While most know Koko Head for its grueling uphill climb, the cinder cone volcano actually holds an important place in Oahu’s history and geography.
First off, it is a headland that best defines the southeastern side of the island. The neighboring counterpart of Koko Head, however, seems to overshadow this ancient tuff cone. The crater is much taller than Koko Head, with a peak rising to over 1,200 feet.
But if it wasn’t for Koko Head, there would never be Hanauma Bay. The headland has three important depressions going downward of its peak – one of which form this world-famous snorkeling arena millions of years ago. From there, the ocean did the rest of the work and filled in the tuff with many wonderful forms of marine life.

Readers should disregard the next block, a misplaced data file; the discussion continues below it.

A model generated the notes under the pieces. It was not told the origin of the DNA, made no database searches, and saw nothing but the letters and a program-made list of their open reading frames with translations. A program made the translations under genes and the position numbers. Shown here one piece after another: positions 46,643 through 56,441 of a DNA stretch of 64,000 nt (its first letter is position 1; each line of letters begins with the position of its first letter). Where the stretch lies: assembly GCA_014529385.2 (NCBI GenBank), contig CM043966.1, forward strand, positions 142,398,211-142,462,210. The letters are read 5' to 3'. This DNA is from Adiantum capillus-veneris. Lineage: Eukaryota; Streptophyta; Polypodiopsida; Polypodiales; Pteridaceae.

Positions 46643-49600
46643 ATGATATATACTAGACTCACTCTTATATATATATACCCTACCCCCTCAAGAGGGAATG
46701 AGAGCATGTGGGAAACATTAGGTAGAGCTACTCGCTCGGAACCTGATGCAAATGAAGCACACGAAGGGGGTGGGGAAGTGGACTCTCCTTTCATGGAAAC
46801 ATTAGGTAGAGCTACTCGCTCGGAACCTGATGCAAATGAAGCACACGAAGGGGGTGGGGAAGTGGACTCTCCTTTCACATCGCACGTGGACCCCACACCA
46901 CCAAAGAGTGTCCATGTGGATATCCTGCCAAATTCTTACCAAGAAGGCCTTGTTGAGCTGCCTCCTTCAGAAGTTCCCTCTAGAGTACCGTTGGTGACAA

Back on land, Koko Head used to also be part of a military tram system. The tram followed the railroad ties that make up the stairs, hauling supplies to the top of the crater during World War II. The headland offered prime views of any ships coming to shore as well.
So much has changed since those historic days. Today, hundreds of hikers brave the steep incline on a daily basis. It is even the dominant backdrop for homes scattered at the base of the headland. Hopefully we also take time, however, to appreciate its presence and role in our island’s history.